Developers know transit accessibility is a major draw for potential homebuyers, so land values tend to soar once high-capacity transportation corridors are established, planners say.
That means city and county leaders in Tucson should purchase land before those corridors are built to ensure all residents can afford housing near transit, said Jacob Bintliff, senior associate with the BAE Urban Economics in San Francisco.
“Use it or lose it,” said Bintliff, who authored a study released Friday on the potential for mixed-use and transit-oriented development in eastern Pima County. “You’re not going to get those (sites) back once they get developed.”
Dozens of local planners, architects, developers and housing advocates attended the presentation at the Drachman Institute, which commissioned the study. Some results, including a local employee survey of transportation preferences, will be released next month, said Marilyn Robinson, associate director of the Drachman Institute, the outreach and research arm of the University of Arizona’s College of Architecture and Planning and Landscape Architecture.
In the coming decades, much of the new housing development in Pima County should be placed near public transit to meet anticipated demand, the study says.
The population in Pima County is expected to reach 1.4 million by 2045, meaning 175,000 new households will be needed. And 96,000 of them are expected to want easy access to high-capacity transportation, the study says.
That projection is based on an extrapolation of Census data: Researchers looked at how many Pima County households today either have no car, have more workers than cars or already use public transit, then classified those as having a preference for living near transit.
Statewide, the population is expected to double in the next 20 years, said Michael Trailor, director of the Arizona Department of Housing, which funded the housing demand study.
“Does that mean we’re going to have twice as many freeways, twice as many cars and we’re going to continue to build single-family homes out into the desert at 3.5 units to the acre, and sprawl from Tucson to Phoenix to Gila Bend?” he asked.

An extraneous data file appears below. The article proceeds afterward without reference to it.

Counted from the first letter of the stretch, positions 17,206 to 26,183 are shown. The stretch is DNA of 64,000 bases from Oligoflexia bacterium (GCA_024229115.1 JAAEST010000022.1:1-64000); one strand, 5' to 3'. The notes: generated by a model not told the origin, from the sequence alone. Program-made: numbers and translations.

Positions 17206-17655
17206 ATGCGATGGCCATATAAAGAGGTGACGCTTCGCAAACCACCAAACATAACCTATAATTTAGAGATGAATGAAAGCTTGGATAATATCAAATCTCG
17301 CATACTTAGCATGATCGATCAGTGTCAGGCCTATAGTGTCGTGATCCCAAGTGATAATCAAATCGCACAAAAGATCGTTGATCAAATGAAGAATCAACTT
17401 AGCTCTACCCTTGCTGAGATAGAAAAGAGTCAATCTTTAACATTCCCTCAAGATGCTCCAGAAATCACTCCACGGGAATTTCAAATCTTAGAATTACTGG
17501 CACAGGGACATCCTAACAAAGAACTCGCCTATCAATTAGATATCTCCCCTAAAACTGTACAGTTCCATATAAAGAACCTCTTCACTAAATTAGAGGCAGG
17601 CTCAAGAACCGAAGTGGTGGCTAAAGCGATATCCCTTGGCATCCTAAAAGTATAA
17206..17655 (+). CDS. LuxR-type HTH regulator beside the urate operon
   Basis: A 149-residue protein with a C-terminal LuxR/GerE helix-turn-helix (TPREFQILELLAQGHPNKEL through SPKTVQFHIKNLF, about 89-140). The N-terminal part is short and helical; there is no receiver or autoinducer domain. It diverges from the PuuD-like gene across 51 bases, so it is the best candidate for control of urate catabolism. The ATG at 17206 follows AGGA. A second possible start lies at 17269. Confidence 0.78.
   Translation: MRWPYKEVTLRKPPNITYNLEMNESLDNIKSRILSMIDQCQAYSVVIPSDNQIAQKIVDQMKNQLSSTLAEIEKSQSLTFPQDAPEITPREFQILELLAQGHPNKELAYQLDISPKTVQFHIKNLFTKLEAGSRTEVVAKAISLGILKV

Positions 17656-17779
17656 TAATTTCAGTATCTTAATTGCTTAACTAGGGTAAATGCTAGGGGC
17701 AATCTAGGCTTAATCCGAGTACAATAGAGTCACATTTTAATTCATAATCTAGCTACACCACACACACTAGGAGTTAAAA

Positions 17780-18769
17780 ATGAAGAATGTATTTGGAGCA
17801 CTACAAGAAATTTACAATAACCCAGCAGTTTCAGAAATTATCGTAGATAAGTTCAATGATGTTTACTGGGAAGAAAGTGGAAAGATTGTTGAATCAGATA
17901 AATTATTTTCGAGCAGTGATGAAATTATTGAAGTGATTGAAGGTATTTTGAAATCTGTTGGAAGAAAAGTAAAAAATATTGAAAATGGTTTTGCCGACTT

The alternative is to build smart in urban cores, saving residents money on transportation, bringing workers closer to where the jobs are and reducing impact on the environment, he said.
The demand for affordable housing is high in low-wage Tucson. In South Tucson, 64 percent of households spend more than 30 percent of their monthly income on housing. Inside Tucson city limits, the figure is 57 percent. When so many families struggle to pay for basic necessities, that undermines their ability to support the rest of the economy, said Bintliff, the study’s author.
Tucson planners and housing advocates have increasingly considered the cost burden of placing “affordable” housing on the outskirts of town, which often shifts residents’ housing costs to increased vehicle and fuel expenses. Linking those homes to urban centers through public transit, and developing housing along those routes, would benefit people of all income levels, Robinson said.
Having a robust supply of people who regularly patronize public transit could boost its reliability and efficiency, making it appealing for those who could afford multiple cars but prefer public transit.
“We need people of all-income levels to want to use public transit,” she said.
In 2009, the Pima Association of Governments created a high-capacity transit plan that envisioned bus rapid-transit — fast-moving bus routes with dedicated lanes — and light-rail and commuter-rail routes linking outlying areas to Tucson’s downtown and major employers. The plan also envisioned an extended route for the modern streetcar, which opened to the public last month.
The “wish list” of transit corridors still has no funding sources, but the plan should help spur smart development along those potential routes, Robinson said.
Making transit-oriented, mixed-income development feasible for developers might take loosening some zoning requirements, such as those that require a minimum number of parking spaces per unit, Phoenix developer Brian Swanton said after the presentation.
Some “antiquated” zoning requirements mandate 1.5 parking spaces per unit, which Swanton said doesn’t make sense for developments geared towards minimizing vehicle use, and adds expenses for developers.
A newly created downtown zoning code in Phoenix gives developers a pass on some regulations, such as minimum parking spaces, if they meet criteria like using green-building techniques and offering affordable, higher-density housing in the urban core, he said. His company’s affordable senior housing development, the Lofts at McKinley, has 60 apartments on less than one acre of land, all within walking distance of the light rail.